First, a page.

American Heritage® Dictionary of the English Language, Fourth Edition
- v. To prove to be false or erroneous; overthrow by argument or proof: refute testimony.
- v. To deny the accuracy or truth of: refuted the results of the poll.
Century Dictionary and Cyclopedia
- To disprove and overthrow by argument or countervailing proof; prove to be false or erroneous: as, to refute a doctrine or an accusation.
- To overcome in argument; prove to be in error: as, to refute a disputant.
- Synonyms Confute and Refute agree in representing a quick and thorough answer to assertions made by another. Confute applies to arguments, refute to both arguments and charges.
- n. See refuit.
- v. transitive To prove (something) to be false or incorrect.
- v. transitive To deny the truth or correctness of (something).
GNU Webster's 1913
- v. To disprove and overthrow by argument, evidence, or countervailing proof; to prove to be false or erroneous; to confute
- v. prove to be false or incorrect
- v. overthrow by argument, evidence, or proof
- From Latin refūtō (Wiktionary)
- Latin refūtāre; see bhau- in Indo-European roots. (American Heritage® Dictionary of the English Language, Fourth Edition)
“**: I say “more standard” here even though her usage of refute is still non-standard.”
“But one point Matt made tonight that I'd like to hear someone refute is the stupidity of canceling public option as a way to get Republicans to vote for the bill.”
“My last word (I hope), is to once again refute your post at #115.”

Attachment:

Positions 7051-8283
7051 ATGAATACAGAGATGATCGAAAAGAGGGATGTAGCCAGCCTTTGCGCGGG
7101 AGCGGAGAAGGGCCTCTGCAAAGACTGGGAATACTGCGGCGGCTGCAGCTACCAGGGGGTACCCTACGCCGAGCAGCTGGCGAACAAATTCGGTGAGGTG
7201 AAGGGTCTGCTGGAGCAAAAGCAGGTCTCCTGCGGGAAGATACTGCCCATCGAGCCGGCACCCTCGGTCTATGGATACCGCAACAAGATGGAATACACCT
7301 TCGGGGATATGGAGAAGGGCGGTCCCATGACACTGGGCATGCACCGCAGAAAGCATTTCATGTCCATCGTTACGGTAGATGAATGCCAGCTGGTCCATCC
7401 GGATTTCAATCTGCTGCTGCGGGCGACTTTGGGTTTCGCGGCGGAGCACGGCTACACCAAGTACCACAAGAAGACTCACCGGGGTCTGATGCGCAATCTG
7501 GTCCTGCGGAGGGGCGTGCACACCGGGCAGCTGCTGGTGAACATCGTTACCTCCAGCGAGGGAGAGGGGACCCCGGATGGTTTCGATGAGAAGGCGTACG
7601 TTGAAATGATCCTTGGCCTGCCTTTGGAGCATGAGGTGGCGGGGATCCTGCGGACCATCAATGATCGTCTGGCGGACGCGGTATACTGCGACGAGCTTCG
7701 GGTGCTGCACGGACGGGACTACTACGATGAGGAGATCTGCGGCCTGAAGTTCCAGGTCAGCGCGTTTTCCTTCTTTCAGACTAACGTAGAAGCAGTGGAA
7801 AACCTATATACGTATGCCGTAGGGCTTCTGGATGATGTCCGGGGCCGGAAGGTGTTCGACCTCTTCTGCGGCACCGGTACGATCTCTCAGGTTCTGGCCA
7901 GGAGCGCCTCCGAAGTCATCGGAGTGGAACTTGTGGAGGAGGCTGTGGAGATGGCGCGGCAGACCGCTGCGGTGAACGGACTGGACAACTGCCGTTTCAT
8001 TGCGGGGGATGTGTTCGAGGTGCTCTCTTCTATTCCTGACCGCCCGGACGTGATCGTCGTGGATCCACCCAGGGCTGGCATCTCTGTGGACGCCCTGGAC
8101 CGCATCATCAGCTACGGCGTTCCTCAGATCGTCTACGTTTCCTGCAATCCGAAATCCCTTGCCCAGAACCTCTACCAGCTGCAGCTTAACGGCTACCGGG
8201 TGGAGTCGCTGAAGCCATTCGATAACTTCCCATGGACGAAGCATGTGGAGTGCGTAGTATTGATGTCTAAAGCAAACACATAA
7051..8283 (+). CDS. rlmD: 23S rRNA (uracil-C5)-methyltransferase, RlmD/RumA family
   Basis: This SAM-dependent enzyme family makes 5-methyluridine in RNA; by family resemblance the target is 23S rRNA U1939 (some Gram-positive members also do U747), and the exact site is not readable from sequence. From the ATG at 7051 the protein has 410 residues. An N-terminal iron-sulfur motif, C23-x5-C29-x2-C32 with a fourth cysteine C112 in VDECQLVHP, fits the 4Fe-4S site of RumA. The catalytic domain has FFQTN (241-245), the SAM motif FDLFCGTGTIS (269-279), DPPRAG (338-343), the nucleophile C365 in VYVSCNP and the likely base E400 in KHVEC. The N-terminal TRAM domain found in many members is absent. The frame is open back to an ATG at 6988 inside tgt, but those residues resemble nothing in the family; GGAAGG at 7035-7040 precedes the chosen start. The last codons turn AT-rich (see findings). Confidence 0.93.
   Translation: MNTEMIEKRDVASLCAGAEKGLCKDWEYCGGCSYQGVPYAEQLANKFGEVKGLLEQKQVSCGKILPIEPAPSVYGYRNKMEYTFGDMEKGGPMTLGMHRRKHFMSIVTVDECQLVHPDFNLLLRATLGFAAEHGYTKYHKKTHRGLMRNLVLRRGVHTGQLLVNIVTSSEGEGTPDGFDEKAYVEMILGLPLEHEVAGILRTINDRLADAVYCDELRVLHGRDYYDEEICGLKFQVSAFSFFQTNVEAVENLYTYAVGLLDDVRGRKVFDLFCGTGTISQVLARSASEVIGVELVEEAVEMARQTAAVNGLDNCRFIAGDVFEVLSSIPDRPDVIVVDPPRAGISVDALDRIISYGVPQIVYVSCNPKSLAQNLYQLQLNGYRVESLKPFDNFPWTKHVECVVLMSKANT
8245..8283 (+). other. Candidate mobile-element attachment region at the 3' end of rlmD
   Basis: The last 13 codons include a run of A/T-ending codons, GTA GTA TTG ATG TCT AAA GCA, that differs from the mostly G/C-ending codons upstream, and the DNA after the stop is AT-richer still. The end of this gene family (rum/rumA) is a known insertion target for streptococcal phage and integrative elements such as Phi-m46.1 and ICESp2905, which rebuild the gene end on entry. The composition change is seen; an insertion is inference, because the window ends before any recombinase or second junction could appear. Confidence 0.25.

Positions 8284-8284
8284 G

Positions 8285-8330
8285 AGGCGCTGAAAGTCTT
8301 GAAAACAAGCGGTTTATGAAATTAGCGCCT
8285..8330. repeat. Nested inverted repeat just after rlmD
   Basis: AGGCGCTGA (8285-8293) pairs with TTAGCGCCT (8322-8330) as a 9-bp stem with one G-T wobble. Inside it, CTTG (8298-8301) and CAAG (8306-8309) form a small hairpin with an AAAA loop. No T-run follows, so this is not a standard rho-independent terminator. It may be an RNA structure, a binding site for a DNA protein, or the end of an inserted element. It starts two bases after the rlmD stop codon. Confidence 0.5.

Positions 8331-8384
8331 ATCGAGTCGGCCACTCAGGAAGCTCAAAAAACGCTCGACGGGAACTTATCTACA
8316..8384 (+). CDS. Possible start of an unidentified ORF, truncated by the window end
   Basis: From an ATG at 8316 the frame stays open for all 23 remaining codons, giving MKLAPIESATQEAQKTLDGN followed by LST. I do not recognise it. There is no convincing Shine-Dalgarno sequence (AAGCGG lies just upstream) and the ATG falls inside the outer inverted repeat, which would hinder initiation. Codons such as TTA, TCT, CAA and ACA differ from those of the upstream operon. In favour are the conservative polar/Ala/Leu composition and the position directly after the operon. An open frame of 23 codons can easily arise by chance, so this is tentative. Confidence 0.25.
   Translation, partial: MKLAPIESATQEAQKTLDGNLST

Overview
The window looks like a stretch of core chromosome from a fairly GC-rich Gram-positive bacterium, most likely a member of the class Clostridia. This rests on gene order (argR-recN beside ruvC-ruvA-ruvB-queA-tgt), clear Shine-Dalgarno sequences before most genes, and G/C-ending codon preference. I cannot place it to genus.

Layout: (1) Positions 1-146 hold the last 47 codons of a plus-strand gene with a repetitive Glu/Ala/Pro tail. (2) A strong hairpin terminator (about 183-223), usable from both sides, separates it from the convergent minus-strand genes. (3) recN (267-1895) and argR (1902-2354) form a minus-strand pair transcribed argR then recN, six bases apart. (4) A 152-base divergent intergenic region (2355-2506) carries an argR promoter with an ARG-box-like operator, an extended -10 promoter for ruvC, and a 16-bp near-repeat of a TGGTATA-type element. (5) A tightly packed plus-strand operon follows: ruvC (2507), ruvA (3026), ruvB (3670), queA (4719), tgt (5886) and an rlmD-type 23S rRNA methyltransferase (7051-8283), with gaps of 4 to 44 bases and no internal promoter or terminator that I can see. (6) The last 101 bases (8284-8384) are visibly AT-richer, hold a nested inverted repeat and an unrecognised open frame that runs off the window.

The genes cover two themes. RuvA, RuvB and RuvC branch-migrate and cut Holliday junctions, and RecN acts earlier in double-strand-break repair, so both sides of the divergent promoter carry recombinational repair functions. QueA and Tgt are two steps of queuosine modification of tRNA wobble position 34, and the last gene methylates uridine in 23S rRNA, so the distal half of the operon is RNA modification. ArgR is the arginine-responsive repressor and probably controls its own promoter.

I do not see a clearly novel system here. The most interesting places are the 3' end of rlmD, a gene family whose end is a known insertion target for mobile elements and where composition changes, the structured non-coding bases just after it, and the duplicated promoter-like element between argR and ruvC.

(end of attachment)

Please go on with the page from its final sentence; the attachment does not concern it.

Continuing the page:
“I take it by "rebut" you mean the legal sense of "refute" - but refute implies success i.e. that you have disproved my contention.”
“(You better look up the word refute – apparently, you donâ€ ™ t know the definition.)”
“For to refute is to contradict one and the same attribute-not merely the name, but the reality-and a name that is not merely synonymous but the same name-and to confute it from the propositions granted, necessarily, without including in the reckoning the original point to be proved, in the same respect and relation and manner and time in which it was asserted.”
“YOu didn't "refute" anything .... all you did was try to go on the personal attacks, other than you one point regarding the tax cuts but the fact is that the IRS stats do not support your argument.”
“I'd respond to your inaccuracies point by point, but they kind of refute themselves.”
“While she most likely meant "refute" or "repudiate," you will not find her innovative "refudiate" in an English dictionary.”
“The word "refute" was one of the most misused in the English language even before Sarah Palin came along.”
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